John Lewis Partnership plc annual report and accounts 2012
The Audit and Risk Committee concluded that compliance with the Order and with GSCOP is well embedded within Waitrose and approved the Code Compliance Officer's report to the Office of Fair Trading.
The Remuneration Committee is chaired by David Barclay, a non-executive director and the Partnership’s Deputy Chairman. In addition to its chairman, the members of the Committee are Baroness Hogg, a non-executive director, and two of the five directors elected by the Partnership Council, chosen by that group, currently Anne Buckley and Tony Probert. Their attendance at meetings throughout the year is shown in the table.
Graph showing Remuneration Committee Meetings
The Committee recommends the remuneration of the Chairman to the Board and has delegated authority from the Board to determine the remuneration of the executive directors. The Committee keeps under review senior remuneration policy and makes recommendations to the Board as appropriate.
In considering remuneration for the Chairman and the executive directors, the Remuneration Committee seeks to apply the same principles which apply to all Partners in the business taking into account:
– Individual performance, including the achievement of specified personal objectives and the behaviours demonstrated in achieving those objectives;
– The performance of the function or division for which the individual is responsible, and/or Group performance where appropriate;
– The market context, based on the advice of Towers Watson, who are the Committee’s independent remuneration consultants; Towers Watson also provide the Partnership’s job evaluation system;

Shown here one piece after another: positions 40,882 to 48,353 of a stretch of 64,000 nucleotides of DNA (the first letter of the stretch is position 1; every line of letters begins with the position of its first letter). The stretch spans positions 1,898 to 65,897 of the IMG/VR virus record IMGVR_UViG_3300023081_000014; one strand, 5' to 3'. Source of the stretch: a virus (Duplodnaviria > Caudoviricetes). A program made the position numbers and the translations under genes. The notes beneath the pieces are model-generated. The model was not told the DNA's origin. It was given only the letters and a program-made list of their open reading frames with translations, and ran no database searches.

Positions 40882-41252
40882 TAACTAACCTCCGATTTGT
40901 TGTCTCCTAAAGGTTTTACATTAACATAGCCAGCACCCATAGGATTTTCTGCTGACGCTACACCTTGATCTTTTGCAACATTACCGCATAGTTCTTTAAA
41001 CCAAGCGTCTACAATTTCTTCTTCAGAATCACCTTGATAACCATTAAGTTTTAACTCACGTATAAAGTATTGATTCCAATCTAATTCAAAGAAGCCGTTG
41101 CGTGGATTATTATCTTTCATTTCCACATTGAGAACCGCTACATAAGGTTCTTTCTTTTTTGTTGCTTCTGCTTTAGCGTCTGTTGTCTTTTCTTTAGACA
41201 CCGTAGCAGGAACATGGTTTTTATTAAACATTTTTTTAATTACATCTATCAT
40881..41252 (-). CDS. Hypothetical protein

– The Partnership’s Pay Policy and the overall positioning of Partnership pay against the market.
The Partnership’s principles of fairness are embodied in its Constitution, particularly Rule 61 (which states the Partnership’s intention to set pay rates to attract and retain high calibre people and pay each Partner the local market rate for satisfactory performance and as much above that as can be justified by better performance), and Rule 63 (which states that the pay of the highest paid Partner shall be no more than 75 times the average basic pay of non-management Partners, calculated on an hourly basis). Since the year end the Partnership Council has approved an amendment to Rule 61 which now states that “The Partnership sets pay ranges which are informed by the market and which are sufficient to attract and retain high calibre people. Each Partner is paid a competitive rate for good performance and as much above that as can be justified by better performance. Partnership Bonus is not taken into account when fixing pay rates.”
As at 28 January 2012, the salary of the highest paid Partner was £825,000, which was 60 times the average basic salary of non-management Partners.
In making pay comparisons with the market, the Remuneration Committee takes into account the value of base salary and pension benefits. No attempt is made to match the value of the long term incentive schemes, share and share option schemes which are widely available in the market at these levels.
The Committee is supported by the Director of Personnel and Head of Reward. No member of the Committee takes part in any deliberations with regard to their own remuneration.